Virginia cities and towns, together with urban counties in Northern Virginia, will press the General Assembly in January to settle the state's longtime annexation problems and to increase state aid to local jurisdictions.

This was the stand taken this week by the Virginia Municipal League, which acts as a spokesman for Virginia's 41 cities and 189 towns.

The three-day meeting attracted more than 1,200 local officials and administrators from cities and towns across Virginia, including 35 from Northern Virginia and some from the urban Fairfax and Arlington counties.

"Getting our share of state funds concerns us as much as anybody else," said Fairfax County Supervisor Martha V. Pennino (D-Centreville), who is a member of the league committee that prepares proposals for the General Assembly. "We help ourselves by presenting a united front with the cities before our state legislators."

The Fairfax County supervisors canceled their regular Monday meeting this week to attend the municipal league convention, but only three of the nine supervisors made the trip to Norfolk.

Fairfax and Arlington counties, with their relatively dense populations, have long felt they have as much - and often more - in common with Virginia's cities as with the state's 95 other counties.

Fairfax County has fended off past attempts by neighboring Alexandria to annex land, and both Arlington and Fairfax counties have complained of the lack of sufficient state aid to provide needed services for their residents, particularly those services required by state law.

The convention, besides developing a "united front" to present to the General Assembly, also provided a campaign arena for the U.S. Senate race between Republican John Warner and Democrat Andrew Miller, a former Virginia attorney general, Miller and state Sen Joe A. Canada Jr., of Virginia Beach, speaking for Warner, addressed the convention at Monday's opening session.

The league, plans to press Virginia legislators, during their month-long session in January, to act on a complex bill that would, in effect, give cities additional state aid if they abandon attempts to annex adjacent county land.

Cities in Virginia - one of two states to have independent cities within counties - traditionally have regarded annexation as a way to recover tax dollars lost when residents move to suburban areas located in counties. In Virginia, annexation suits by cities have been settled in a special three-judge court, which has ruled on the basis of whether the city can prove it can provide better services to residents than a county. But as Virginia becomes more urban, counties often provide the same and sometimes better public services so that cities have fared badly in recent annexation cases.

Former Gov. Mills E. Godwin in 1977 signed a bill that imposed a 10-year moratorium on all annexation suits by cities with the provision that cities, represented by the Municipal League and the counties, represented by the Virginia Association of Counties (VACO), would resolve the annexation issue.

Cities and counties, according to Municipal League officials, have finally agreed that cities should receive financial compensation if they cannot increase their tax bases by physical expansion. But by the end of the league meeting this week, nobody had agreed on how much money cities should receive or how the state could afford to pay it. Some state legislators feel the county should help pay, according to one league member, Martinsville City Councilman Barry A. Greene.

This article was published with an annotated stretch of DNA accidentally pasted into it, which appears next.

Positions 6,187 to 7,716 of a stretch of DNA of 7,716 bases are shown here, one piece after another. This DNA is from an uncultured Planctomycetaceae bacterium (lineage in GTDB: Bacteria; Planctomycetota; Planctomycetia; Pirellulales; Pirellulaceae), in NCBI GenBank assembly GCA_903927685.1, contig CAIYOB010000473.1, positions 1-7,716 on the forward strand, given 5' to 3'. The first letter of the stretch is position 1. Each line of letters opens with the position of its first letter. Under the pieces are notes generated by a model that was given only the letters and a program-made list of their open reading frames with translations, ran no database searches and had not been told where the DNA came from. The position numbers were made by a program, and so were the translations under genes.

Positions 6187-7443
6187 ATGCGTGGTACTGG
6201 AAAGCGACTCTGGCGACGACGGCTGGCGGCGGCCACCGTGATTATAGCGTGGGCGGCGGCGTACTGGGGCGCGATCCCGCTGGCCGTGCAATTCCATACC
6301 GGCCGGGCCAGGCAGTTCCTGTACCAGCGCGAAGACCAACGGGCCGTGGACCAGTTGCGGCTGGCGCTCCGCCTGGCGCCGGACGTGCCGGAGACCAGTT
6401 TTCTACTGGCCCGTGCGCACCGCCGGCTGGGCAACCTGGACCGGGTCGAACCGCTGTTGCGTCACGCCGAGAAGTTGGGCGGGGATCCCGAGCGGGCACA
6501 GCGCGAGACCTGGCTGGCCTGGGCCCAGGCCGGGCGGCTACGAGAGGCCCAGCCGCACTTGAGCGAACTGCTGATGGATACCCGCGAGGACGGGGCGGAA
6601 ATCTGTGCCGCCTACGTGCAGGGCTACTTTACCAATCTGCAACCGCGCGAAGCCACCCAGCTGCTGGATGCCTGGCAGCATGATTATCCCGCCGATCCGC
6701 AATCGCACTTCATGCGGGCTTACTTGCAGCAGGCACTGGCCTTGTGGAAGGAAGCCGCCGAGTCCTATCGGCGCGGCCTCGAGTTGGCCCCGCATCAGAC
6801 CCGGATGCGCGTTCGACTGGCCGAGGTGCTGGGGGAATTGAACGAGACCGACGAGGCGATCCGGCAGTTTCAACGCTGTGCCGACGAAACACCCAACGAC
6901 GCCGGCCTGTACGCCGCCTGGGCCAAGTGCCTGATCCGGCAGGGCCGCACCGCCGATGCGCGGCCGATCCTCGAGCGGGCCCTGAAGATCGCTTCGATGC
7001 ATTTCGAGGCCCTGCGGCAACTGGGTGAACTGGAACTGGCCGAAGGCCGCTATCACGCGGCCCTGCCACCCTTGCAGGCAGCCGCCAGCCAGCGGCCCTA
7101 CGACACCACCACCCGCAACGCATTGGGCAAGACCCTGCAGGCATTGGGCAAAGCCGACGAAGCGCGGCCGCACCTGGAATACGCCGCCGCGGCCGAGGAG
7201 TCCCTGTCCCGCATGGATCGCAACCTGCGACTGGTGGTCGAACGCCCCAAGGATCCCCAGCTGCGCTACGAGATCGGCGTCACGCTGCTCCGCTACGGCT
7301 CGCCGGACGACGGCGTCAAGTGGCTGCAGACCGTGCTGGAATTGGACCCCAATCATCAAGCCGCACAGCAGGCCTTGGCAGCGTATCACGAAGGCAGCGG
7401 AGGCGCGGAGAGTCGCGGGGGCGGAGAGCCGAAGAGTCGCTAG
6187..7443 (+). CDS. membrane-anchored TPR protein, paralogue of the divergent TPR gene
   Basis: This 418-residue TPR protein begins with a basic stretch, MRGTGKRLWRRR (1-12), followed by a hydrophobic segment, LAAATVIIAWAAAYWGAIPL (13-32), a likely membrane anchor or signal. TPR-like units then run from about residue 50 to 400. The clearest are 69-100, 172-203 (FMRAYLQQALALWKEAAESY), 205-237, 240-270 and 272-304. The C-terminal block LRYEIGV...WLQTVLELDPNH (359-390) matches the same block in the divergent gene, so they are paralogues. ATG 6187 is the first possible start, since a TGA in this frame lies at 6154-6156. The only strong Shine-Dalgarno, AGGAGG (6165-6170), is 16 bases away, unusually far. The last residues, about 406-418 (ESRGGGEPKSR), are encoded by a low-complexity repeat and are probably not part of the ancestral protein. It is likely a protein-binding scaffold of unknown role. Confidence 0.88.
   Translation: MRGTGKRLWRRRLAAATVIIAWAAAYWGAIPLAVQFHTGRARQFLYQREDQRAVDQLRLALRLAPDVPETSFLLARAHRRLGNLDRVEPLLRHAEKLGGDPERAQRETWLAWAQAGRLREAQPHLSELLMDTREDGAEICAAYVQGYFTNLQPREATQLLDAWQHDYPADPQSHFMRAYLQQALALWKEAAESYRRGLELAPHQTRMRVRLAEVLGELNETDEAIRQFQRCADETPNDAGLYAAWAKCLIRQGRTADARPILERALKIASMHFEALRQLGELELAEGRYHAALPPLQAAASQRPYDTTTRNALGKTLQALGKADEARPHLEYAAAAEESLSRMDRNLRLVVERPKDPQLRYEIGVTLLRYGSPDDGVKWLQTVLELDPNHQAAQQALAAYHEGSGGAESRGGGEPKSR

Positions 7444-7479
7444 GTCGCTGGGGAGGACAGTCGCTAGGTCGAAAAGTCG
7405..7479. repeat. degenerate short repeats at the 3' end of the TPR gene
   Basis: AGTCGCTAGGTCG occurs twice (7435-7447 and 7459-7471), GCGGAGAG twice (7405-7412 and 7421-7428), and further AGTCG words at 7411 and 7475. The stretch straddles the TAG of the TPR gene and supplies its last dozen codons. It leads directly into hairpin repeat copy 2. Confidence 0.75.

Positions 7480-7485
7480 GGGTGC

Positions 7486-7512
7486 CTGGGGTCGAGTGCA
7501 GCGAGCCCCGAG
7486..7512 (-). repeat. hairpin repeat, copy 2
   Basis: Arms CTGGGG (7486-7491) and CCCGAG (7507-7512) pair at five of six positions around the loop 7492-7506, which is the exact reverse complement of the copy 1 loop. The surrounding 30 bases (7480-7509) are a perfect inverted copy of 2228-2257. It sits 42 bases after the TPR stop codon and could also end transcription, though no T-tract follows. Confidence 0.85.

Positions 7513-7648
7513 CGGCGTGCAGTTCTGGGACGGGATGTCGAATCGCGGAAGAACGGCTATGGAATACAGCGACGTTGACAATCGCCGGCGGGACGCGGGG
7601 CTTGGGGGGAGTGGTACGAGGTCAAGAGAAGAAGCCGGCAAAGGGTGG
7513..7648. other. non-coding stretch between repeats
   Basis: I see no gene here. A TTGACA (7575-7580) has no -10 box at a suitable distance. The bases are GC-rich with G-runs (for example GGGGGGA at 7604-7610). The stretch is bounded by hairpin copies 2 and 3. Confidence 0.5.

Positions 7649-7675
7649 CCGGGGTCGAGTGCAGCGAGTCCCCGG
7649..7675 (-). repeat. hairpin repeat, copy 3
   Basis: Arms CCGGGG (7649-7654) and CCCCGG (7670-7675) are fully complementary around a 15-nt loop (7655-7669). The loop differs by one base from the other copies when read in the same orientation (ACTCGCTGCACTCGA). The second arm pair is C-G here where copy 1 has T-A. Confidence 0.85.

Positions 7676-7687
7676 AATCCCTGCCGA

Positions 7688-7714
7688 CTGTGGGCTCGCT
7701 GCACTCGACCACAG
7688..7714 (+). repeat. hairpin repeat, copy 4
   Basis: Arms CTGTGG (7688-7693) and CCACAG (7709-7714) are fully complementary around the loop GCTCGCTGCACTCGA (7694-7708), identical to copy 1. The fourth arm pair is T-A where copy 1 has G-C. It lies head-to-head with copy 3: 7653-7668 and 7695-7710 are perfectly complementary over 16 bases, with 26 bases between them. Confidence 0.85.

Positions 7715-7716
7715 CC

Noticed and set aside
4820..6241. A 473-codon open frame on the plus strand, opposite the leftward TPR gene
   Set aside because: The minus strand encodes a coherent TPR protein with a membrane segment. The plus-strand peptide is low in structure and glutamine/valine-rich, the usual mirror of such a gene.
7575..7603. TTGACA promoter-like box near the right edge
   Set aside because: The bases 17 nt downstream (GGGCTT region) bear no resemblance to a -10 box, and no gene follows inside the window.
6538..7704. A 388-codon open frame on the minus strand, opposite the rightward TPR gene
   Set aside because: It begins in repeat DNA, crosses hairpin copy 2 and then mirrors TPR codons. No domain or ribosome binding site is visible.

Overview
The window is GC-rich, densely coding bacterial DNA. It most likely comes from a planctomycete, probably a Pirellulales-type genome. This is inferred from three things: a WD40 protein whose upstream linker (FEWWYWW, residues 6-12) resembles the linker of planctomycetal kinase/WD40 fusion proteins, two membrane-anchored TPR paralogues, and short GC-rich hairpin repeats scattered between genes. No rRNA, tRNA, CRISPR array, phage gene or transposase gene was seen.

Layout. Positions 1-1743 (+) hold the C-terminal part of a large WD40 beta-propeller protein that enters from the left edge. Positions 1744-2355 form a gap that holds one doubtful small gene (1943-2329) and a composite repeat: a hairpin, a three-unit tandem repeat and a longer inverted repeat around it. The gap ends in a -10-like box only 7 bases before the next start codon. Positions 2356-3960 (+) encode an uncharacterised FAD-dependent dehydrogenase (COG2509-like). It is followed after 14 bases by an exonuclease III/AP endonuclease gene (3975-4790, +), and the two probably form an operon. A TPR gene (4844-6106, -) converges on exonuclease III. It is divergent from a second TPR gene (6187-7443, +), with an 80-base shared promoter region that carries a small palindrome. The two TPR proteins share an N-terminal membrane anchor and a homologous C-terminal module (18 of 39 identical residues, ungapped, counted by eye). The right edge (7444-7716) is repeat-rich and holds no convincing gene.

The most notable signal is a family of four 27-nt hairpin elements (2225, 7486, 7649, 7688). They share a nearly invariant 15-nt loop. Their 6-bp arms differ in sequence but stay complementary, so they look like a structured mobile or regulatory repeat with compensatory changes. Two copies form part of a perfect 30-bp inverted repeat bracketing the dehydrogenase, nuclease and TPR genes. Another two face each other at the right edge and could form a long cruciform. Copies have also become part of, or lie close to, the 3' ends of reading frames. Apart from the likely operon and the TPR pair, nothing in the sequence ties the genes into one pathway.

League members working on a special joint tax task force with VACO members to solve the annexation differences have said Virginia cities would need more than $100 million to pay for public services if they are not allowed to annex. The counties, however, object to that dollar figure, saying it is too high a cost to ever gain General Assembly support.

Two other, but less controversial, bills relating to the annexation - the three are called the Michie package after the bill's sponsor, Del. Thomas J. Michie (D-Charlottesville) - are expected to be acted on by the assembly. But the "money bill" as the first is called, remains the roadblock to settling annexation differences that have existed in Virginia for at least 75 years, according to Del. L. Cleve Manning (D-Portsmouth). Manning, however, said he felt "confident" that the coming legislative session would act on some type of annexation package that would provide "adequate" compensation to cities.

"But we're not going to be able to look any $100 million in the face," Manning said.

As cities lack annexation powers under the moratorium, and as counties continue to extend services to increasing numbers of residents, both types of localities continue to ask the state to return more of their local tax dollars and give them more liberty to seek other kinds of revene sources.

Responding to Proposition 13-style pressure from their constituents, local officials have told the state that real estate taxes cannot be pushed higher.

John W. Purdy, chairman of the Arlington County Board, asked league members to support Northern Virginia efforts to press the General Assembly to allow local jurisdictions to add 1 cent to the current 4-cent sales tax. The General Assembly defeated Northern Virginia's bid this year.

"I wish all of you would consider supporting that tax," Purdy said, addressing the league's legislative committee this week.